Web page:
Paul is concerned here with removing the ability to boast. I'll return to where we started today. If man could say, "I had the opportunity to go either way. I had the capacity to choose God," then doesn't he have some type of glory that he could boast in? If I had this moral capacity, and wasn’t fully dead in sin, why couldn't I boast if that was the case? If I made a choice that someone else was fully able to make, that we all had the same capacity, and some of us made it and some of us didn't, boasting would not be excluded.
But Paul here, whatever he's saying, he intends it to exclude boasting. The most natural reading is that this grace that we have been saved by is a sovereign work of God. We talked last week about how grammatically grace, salvation, and faith in this sentence are all gifts of God.
I think there's this tendency for us often to have too anemic of a view of grace, where grace is kind of this abstract notion where we might define it as God's unmerited favor. “When it rains on the just and the unjust,” there's some common grace there.
But even the fact that we would call something common grace points to this idea that there is an uncommon, specific grace. When we come to salvation, we're not talking about an abstract kind of unmerited kindness where God made something available and someone could take advantage of it if they wanted. No, as Bright says, “Grace is a force in the spiritual order. It's not simply God's unmerited kindness in the abstract. No, it is such kindness in action as a movement of his Holy Spirit within the soul resulting from the incarnation and imparting to the will the affections in a new capacity of obedience and love.”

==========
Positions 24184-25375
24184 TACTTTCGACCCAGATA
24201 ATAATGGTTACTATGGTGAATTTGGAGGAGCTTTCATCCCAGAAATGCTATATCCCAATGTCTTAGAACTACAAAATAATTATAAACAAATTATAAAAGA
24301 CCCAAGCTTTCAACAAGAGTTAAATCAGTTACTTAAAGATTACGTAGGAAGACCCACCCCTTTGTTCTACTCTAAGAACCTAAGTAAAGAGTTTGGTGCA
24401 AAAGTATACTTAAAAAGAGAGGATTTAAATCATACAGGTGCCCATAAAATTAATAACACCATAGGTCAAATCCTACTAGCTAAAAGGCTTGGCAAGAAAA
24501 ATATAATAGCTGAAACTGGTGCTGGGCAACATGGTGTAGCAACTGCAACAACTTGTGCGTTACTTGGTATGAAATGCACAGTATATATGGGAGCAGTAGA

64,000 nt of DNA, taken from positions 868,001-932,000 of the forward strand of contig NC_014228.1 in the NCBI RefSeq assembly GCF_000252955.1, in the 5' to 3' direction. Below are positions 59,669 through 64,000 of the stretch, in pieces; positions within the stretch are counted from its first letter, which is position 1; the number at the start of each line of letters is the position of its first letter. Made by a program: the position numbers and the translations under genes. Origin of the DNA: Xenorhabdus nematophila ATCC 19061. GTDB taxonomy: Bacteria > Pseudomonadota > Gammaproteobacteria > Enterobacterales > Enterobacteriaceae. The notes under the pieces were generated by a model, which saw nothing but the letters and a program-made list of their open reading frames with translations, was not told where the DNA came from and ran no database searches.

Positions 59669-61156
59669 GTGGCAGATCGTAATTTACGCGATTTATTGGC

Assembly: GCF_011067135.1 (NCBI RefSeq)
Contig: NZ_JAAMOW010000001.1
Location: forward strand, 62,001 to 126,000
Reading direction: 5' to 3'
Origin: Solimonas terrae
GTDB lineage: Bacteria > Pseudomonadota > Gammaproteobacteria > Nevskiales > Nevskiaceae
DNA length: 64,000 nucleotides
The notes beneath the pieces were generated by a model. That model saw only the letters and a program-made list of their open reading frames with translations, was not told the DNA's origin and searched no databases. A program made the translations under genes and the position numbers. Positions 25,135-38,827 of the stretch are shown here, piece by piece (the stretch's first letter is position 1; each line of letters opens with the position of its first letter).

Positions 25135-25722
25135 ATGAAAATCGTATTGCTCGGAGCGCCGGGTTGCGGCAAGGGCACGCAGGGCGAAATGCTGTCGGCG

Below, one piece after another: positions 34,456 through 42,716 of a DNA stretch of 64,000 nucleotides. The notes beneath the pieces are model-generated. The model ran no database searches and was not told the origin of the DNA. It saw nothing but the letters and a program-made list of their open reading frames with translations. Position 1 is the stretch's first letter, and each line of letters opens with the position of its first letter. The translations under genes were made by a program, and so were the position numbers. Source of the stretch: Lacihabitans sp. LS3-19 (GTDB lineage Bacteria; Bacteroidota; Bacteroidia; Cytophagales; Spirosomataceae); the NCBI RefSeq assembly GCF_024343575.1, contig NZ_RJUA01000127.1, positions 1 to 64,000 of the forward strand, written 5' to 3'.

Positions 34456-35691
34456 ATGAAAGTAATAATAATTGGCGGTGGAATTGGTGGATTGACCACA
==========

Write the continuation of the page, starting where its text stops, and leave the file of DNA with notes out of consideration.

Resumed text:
You see, after the fall it was not possible for man to not sin. But, that's because of his nature and his innate moral capacities, which are actually extremely damaged. He cannot not sin because he is dead in sin. He's a slave to sin. God has to set us free from that and give us new capacities, new desires such that we even want to live for him and obey him and love him. That's what Paul is saying here. When we were dead, God gave us those new capacities via specific application of grace, which is a force, not an abstract idea and concept but something that is actually effective at accomplishing its desired ends.
Before we move on here, I do want to clarify one thing. Paul does use the word “gift” here in Ephesians 2. I said last week we have a very western idea of a gift. The type of gift Paul has in mind here is not the type of gift that's on the table as an option that the child could ignore on Christmas day because it was overlooked. It's the type of gift where, while your family is on a vacation your friends come together, gut your house, and redo it with some type of “extreme home makeover.” You cannot choose to reject that gift. It has been done decisively. That's the type of gift God's grace is. Because there's a fundamental problem. The dead person in sin cannot want the gift of God because they don't see it as glorious.